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100 years of light research. In 1905, light research at Siemens con- centrated on the tantalum lamp (below); today it fo- cuses primarily on organic light-emitting diodes (OLED, right) for mobile terminals and their bright white LED relatives (far right).


Over 100 years ago, Siemens researchers created the first reliable lamp to use an incandescent filament. Today they are still helping to chart the way toward innovative lighting systems.

I n twenty years, a form of high- tech wallpaper could act as a light source and a television at the same time. Electronic controls would then automatically activate pleasant background lighting or display a TV show, video link or Web page on a large screen. This vision is not far from realization, thanks largely to research activities at Osram and Siemens.

Siemens researchers have been pioneers in lighting technology for well over a century. Back then, Wil- helm von Siemens commissioned the chemist Werner Bolton to find new materials for incandescent filaments, because the carbon fila- ment lamps commonly used at the time were real power hogs. The

new material that was sought had to resist both melting and vaporiza- tion at high temperatures and, above all, it had to be capable of being worked into filaments. Bolton opted for a metal that was then practically unknown: tanta- lum. In his first experiments in spring 1902, he managed to bring it to an incandescent state for long periods, and he was also able to make hair-thin, flexible filaments in an electric-arc furnace. One me- ter of tantalum filament wound up skillfully in a glass bulb gave off 25 candelas of light at 220 volts.

This lamp was about twice as efficient as the carbon-filament lamp and more robust than the metallic-filament lamps of the

Deutsche Glasglühlicht AG com- pany, which used osmium fila- ments. The tantalum lamp entered the market in 1905, and millions of them were sold in the years that followed. It is considered a direct predecessor of the tung- sten-filament light bulb, which is still widely used today.

Following the successful intro- duction of the tantalum lamp, Bolton was appointed head of Siemens’ first corporate lab, the “Physics and Chemistry Labora- tory,” which was the precursor of today’s Corporate Technology (CT). Bolton moved out of the make- shift buildings of the tantalum lab and into a new four-story building on Motardstraße in Berlin. There,

he had about 1,000 square meters of floor space to work with as he oversaw basic research. Only two years later, however, there was not enough room for light re- search and plans were made to erect another new building.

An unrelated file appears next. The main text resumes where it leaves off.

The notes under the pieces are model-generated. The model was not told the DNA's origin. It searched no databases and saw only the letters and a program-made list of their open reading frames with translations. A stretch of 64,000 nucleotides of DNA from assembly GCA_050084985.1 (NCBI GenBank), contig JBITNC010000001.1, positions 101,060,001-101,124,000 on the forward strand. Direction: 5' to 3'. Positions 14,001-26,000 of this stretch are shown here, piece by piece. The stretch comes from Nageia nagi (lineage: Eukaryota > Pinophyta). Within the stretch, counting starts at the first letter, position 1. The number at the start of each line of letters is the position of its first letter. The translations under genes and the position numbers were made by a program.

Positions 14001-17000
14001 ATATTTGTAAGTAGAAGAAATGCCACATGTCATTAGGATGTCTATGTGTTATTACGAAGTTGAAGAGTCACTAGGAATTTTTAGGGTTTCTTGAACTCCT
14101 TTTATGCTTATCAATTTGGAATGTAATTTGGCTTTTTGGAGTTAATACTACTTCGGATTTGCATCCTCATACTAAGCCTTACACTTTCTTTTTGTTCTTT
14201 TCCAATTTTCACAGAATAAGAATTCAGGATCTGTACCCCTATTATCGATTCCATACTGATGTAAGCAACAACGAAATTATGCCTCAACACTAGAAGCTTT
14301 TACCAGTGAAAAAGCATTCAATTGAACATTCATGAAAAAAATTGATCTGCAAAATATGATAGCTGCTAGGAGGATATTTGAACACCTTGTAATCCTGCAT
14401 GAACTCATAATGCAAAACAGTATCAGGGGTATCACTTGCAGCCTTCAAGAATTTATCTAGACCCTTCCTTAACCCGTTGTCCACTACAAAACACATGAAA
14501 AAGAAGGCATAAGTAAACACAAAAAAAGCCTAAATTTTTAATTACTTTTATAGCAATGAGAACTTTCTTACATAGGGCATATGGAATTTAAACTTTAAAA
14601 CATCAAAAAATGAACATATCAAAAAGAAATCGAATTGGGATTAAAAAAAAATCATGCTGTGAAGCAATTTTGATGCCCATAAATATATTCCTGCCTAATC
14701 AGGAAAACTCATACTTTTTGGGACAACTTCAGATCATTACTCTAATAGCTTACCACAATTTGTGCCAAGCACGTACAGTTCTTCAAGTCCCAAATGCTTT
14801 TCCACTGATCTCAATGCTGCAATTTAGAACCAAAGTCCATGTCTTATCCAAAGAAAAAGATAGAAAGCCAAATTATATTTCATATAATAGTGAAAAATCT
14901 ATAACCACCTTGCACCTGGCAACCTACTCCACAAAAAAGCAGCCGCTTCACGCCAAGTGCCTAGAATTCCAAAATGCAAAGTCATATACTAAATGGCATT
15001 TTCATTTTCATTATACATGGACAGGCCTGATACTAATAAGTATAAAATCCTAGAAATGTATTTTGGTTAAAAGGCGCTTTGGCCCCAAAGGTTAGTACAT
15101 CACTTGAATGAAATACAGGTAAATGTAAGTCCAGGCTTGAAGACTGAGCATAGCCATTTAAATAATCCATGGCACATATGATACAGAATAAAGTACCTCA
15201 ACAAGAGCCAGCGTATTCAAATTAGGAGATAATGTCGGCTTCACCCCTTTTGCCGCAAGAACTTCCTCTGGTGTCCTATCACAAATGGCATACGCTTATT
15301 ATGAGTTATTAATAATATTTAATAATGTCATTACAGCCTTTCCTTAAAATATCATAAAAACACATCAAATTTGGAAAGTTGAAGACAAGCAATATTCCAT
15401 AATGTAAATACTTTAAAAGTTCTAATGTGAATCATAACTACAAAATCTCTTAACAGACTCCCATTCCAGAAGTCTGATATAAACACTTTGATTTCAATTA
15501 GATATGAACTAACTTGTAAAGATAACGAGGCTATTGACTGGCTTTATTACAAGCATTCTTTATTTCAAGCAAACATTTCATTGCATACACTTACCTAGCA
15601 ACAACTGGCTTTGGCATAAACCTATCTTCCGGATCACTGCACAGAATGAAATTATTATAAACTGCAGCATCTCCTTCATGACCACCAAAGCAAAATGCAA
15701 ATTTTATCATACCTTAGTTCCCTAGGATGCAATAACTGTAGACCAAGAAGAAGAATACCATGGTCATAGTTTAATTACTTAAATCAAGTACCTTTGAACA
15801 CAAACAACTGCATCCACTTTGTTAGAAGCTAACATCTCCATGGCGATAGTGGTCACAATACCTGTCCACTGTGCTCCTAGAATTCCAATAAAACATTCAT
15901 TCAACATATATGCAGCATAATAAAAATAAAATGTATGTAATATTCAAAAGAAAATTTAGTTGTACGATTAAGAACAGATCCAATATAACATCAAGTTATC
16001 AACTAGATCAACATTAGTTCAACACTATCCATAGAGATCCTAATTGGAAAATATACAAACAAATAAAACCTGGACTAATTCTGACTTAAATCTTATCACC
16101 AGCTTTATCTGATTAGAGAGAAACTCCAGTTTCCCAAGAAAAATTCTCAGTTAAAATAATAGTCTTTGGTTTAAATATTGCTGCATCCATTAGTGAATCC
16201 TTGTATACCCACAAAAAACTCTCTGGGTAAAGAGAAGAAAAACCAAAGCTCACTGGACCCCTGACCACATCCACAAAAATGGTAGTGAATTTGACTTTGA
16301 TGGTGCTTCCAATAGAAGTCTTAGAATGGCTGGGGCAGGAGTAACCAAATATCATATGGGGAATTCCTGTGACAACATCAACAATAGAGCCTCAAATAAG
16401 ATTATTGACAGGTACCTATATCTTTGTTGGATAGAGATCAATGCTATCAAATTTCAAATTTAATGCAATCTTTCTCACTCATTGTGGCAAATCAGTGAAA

Bolton’s patents for creating fil- aments from metals with high melting points were the clincher in the patent negotiations that Siemens & Halske conducted with the General Electric Company. The Americans had the ability to create filaments from tungsten, which has an even higher melting point than tantalum and attains a more effi- cient state of incandescence, but they were not inclined to dispense with Bolton’s methods. The parties




quickly reached an agreement, and as early as 1913, Siemens produced 16 million incandescent lamps with tungsten filaments. To- day, the tungsten lamp is still the best-selling type of lighting in the world, thanks to the excellent per- formance it delivers relative to its cost. Fifteen billion light bulbs of this kind are sold every year.

In 1919, Siemens & Halske, Deutsche Glasglühlicht AG and AEG combined their lighting-related ac- tivities in the Osram GmbH KG company. The name was derived from osmium and wolfram (tung- sten). Since 1978, Osram has been a fully owned subsidiary of Siemens AG, and scientists from Corporate Research at Siemens work closely with their counter- parts at Osram.

Fifty years after the tantalum lamp, the central lab at Siemens came up with another revolution- ary invention. In the early 1950s, Heinrich Welker discovered III-V semiconductors. These are com- pounds of trivalent elements, such as gallium, which have three bond- ing electrons, and pentavalent ele- ments like arsenic or nitrogen. Welker’s co-workers had observed that diodes of doped III-V semicon- ductors emit light when subjected to a low electrical voltage. The im- portance of this effect was recog- nized only twenty years later, how- ever. “Optoelectronics research only got moving when low-voltage indi- cator lamps of all colors were needed for integrated circuits,” says